Deaths from smoking are probably on a par with those attributed to obesity, but all this does is highlight the extremely subjective and selective nature of the criticisms you level at Church investment policy. Before telling them to disinvest in Phillip Morris, why don’t you check your own portfolio to make sure United Biscuits, Nabisco, Mars, Nestlé and even McDonalds don’t feature there prominently?

    As someone with a particular interest in the gay celibate community (either that, or Living Out! are paying you to handle their PR), one might think you’d condemn what surely must be the single largest cause of premature death among gay celibate men. Of course, I have no reliable statistics to back me up here, indeed they probably don’t even exist, however my own observation leads me to conclude that obesity must surely kill far, far more gay celibate individuals than smoking or gunshot wounds.

    So where are the resounding cries for the Church Commissioners to bin the biscuits and ban the burgers? Or is obesity not on your radar screen because talking about it would offend too many within your constituency and, horror of horrors, jeopardize your leadership position?

    • Etienne, wonderful! I never fail to be impressed at how you can take something completely unrelated and find a way to make it part of the gay debate! Amazing!

      • Well, oddly enough, in my life most things do relate back to the “gay debate”, as you put it. Probably because I’m gay and have to deal with people like you who’d rather I didn’t exist. At least not in my current form.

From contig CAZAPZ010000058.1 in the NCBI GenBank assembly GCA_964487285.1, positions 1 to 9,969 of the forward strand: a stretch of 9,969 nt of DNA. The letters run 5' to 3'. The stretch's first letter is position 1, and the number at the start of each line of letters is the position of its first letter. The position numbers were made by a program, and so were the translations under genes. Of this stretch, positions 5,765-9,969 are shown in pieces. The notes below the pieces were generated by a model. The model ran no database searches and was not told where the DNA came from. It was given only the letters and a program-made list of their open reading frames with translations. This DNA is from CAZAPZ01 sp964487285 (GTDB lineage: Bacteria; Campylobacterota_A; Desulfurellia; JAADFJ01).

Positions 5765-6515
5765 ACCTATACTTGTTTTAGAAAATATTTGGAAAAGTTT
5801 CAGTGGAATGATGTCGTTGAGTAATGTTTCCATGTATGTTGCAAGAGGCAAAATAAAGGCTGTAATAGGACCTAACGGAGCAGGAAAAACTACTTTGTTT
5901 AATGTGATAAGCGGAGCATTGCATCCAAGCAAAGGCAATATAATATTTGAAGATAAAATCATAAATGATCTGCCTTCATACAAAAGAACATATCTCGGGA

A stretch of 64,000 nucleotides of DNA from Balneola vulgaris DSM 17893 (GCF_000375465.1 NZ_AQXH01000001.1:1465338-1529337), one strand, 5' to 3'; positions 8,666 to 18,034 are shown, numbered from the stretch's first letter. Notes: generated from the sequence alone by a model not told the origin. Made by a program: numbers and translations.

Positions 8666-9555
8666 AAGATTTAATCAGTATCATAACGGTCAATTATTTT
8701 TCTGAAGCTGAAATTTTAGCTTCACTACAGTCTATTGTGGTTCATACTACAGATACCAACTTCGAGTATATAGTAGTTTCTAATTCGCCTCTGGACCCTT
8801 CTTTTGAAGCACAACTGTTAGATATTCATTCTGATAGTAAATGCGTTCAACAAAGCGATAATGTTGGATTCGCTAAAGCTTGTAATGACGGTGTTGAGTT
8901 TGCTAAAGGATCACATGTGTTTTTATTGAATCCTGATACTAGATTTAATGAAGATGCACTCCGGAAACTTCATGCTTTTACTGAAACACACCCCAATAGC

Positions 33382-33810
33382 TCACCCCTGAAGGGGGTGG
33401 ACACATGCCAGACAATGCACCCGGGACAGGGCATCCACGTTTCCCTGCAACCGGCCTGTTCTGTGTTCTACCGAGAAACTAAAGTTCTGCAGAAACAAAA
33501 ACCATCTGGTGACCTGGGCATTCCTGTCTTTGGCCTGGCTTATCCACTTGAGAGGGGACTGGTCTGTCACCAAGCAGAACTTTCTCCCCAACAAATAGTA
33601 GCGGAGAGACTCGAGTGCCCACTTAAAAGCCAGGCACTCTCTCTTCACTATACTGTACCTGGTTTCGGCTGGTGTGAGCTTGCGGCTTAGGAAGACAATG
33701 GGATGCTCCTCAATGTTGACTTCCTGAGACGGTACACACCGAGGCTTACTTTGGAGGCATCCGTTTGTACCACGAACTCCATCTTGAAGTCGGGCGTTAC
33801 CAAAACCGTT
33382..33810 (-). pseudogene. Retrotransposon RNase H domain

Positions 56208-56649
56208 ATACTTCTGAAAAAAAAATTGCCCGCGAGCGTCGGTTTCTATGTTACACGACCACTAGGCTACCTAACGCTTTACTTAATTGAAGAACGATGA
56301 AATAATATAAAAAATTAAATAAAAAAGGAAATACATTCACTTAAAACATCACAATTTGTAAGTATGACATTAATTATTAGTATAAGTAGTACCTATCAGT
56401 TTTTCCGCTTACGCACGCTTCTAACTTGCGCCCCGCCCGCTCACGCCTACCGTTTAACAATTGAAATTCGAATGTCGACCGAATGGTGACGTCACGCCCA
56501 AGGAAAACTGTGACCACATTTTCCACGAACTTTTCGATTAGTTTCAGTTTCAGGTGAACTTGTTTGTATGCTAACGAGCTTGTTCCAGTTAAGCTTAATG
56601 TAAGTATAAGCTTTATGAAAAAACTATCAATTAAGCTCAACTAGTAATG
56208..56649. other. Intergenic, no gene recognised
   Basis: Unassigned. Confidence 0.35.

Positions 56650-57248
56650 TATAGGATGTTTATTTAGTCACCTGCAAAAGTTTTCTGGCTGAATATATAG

I realize we’re little more than a peripheral problem for you. I also realize you’d like us to keep silent and never talk about our lives and our issues until you raise the subject (in order to tell us what we should do, of course). Wouldn’t it be lovely if the gays would just keep quiet about their unpleasant lives like they used to in our parents’ time?

        Those days are long gone, Mr Paul. Without falling into clichés, we’re here, we’re queer, and the issues you hand down divine judgment upon affect us too. So why should we refrain from giving our perspective? Just because you don’t want to hear it? Tant pis pour vous, cher monsieur …

        • No, I really do think ethical investment has no bearing on sexuality in fact! You are welcome to give your perspective but I don’t think there is a need to make these artificial connections.

          And i am fascinated to hear that I never want to talk about these issues. People usually accuse me of the opposite! Where have I ever said I would rather you didn’t exist?

          On the main point you make: a biscuit can be non-harming part of my diet. Cigarettes are always harmful, though less harmful the less you smoke them. Shooting someone can never be part of a balanced lifestyle.

          • Yes, cigarettes and guns are harmful. But are they more or less harmful than high fat, high sugar “foods” with little or no nutritive value that induce a craving for more fat and more sugar and therefore lead directly to obesity and the extremely high levels of morbidity associated with it?

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  2. 3 comments on disinvestment and 27 on filing sermons? Interesting. I was particularly hoping for a discussion on disinvesting from fossil fuels…

    • Alison, this is interesting, and something of a mystery. I think it must be related to two things.